|Specific lines, passages, or dialogue that resonates with me. ||If it resonates with me, it may resonate with someone else – and that’s worth highlighting! I may mention this in my book review and relate it to how this book made me feel or highlights of the book.|
|Character notes; their characteristics, whether I like their development, what I think about them||Characters are such a huge part of the book, that I think they are always worth mentioning in a book review. Since characters are also the driving forces behind a book, I like talking about how I feel the characters move the storytelling forward and whether I just enjoy the characters.|
|My feelings while reading the book||Am I crying? Am I happy? Am I boted? Am I screaming into a pillow because something is so cute or so terrifying? I love noting down how I’m feeling as I read, and sometimes it’s helpful when discussing a book to see the rollercoaster of emotions you may have gone through!|
|My unfiltered thoughts when reading, whether it be worldbuilding, characters, plot, themes, writing style, etc.||Writing your unfiltered thoughts can be helpful, as I feel that it helps me engage with the work more. Moreover, some of the thoughts that I document make it to my book reviews, because my thoughts may speak to the themes and ‘heart’ of the book|
|Making notes of specific events in the book, especially turning points or important scenes||I write spoiler-free reviews, but noting down specific events are helpful because (1) they capture how you feel, in that moment, which helps you contextualise your feelings after you have fnished reading, (2) important scenes may be emotive – how did book made you feel? (3) they may highlight important themes in the book|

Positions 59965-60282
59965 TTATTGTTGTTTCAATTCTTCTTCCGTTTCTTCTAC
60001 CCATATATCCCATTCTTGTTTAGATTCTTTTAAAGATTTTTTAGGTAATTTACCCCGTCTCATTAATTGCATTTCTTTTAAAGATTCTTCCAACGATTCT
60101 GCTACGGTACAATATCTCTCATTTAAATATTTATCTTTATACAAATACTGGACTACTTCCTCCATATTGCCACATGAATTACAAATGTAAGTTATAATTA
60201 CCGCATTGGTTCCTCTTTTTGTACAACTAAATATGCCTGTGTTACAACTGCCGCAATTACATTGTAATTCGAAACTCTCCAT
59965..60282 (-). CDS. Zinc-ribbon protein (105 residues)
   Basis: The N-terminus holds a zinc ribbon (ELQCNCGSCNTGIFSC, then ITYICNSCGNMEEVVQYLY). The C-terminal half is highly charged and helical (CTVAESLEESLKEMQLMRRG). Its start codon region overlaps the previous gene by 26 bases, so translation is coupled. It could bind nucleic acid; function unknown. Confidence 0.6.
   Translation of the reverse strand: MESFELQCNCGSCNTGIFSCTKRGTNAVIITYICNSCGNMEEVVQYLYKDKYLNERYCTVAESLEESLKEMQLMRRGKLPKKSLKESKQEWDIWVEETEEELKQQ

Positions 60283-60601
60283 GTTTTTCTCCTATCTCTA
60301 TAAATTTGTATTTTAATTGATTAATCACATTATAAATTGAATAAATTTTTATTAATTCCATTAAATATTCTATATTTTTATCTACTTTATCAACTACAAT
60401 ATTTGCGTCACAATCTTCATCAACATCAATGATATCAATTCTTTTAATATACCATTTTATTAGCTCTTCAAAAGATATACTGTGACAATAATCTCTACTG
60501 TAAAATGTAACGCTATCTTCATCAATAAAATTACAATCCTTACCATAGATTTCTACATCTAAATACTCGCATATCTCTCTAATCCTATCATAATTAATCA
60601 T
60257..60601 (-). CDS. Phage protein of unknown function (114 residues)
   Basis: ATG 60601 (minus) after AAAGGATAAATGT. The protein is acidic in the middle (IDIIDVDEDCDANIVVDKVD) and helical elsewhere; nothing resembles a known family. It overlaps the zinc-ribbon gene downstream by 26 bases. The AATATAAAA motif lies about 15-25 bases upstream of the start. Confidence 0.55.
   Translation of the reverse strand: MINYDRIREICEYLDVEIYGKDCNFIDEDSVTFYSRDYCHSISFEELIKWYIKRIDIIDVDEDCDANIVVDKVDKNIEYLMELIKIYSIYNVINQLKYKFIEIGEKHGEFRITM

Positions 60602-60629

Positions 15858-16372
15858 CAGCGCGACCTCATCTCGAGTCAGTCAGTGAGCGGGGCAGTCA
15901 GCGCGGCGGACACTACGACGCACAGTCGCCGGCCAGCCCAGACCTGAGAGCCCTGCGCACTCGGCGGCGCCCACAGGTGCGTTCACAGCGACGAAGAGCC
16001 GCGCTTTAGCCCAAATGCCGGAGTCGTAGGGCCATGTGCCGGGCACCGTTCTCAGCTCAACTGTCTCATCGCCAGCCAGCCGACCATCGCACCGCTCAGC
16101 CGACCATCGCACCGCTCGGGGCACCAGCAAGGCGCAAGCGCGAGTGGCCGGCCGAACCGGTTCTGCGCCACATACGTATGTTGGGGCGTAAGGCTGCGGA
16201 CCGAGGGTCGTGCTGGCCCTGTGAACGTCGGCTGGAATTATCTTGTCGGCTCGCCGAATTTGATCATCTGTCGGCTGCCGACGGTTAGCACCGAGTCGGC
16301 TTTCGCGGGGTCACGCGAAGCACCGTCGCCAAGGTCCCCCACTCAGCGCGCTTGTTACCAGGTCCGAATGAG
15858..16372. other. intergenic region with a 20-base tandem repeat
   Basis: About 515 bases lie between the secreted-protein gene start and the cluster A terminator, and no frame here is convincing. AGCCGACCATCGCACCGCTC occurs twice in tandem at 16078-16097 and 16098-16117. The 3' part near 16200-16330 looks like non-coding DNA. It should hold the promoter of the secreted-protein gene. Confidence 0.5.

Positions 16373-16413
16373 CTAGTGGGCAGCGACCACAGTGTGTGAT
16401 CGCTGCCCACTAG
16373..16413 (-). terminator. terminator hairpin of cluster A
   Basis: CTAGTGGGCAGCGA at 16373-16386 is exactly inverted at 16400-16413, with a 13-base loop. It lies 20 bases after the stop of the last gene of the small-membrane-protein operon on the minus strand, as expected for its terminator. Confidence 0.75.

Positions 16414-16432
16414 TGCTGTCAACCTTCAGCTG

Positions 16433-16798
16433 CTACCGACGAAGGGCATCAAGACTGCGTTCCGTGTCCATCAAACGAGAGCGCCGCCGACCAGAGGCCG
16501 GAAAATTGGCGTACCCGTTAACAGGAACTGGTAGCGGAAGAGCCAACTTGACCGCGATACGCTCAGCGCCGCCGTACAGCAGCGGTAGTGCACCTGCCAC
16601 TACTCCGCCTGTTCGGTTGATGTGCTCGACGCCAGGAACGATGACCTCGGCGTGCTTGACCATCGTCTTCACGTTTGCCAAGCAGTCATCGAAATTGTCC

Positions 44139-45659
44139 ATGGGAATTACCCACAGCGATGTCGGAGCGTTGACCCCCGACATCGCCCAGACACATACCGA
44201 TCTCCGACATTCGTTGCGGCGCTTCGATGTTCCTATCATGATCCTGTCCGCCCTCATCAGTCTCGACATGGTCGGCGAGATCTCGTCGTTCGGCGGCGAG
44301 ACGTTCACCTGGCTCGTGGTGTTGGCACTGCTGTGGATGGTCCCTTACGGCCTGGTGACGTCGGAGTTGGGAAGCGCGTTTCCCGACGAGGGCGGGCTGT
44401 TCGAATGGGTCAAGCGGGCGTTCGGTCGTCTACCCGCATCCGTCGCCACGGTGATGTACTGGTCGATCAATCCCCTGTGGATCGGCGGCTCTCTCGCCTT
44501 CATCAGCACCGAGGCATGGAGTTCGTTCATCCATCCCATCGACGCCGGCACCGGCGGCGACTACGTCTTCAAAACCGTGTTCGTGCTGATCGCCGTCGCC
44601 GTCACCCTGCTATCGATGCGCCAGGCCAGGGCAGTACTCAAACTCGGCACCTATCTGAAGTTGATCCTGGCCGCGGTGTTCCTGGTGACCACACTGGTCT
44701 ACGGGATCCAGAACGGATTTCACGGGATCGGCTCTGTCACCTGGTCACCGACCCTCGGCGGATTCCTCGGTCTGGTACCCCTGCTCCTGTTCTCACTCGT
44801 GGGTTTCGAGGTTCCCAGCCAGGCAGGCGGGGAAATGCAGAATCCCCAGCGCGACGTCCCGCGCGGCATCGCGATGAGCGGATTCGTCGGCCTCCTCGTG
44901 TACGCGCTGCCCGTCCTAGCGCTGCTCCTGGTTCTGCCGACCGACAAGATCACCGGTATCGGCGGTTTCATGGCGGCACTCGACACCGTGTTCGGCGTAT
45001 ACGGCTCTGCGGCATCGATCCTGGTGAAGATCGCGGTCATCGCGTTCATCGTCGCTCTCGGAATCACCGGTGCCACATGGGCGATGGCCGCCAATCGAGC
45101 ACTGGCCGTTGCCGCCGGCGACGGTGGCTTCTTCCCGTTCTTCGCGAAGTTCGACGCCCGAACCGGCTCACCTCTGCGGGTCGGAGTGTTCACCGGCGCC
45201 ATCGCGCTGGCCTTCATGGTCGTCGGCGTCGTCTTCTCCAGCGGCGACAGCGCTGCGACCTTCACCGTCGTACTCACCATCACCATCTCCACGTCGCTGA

|Content warnings in the book that I find as a I go||Helpful for me at the end, so I know what content warnings to include in my review!|
|Lines that I just like – for no particular reason!||No reason! Maybe I just like the line a lot. Maybe I just want to feel something when I highlight something. And that is ok!|
4. Blog consistently and frequently, rather doing it all in one day
Blogging more consistently and frequently for shorter periods of time, rather than blogging for 8-hours straight in one day works very well for me, and maybe it will work well for you as well. (And if that’s not possible for you, that’s okay! Pick and choose what advice works best for you and your wonderful brain.)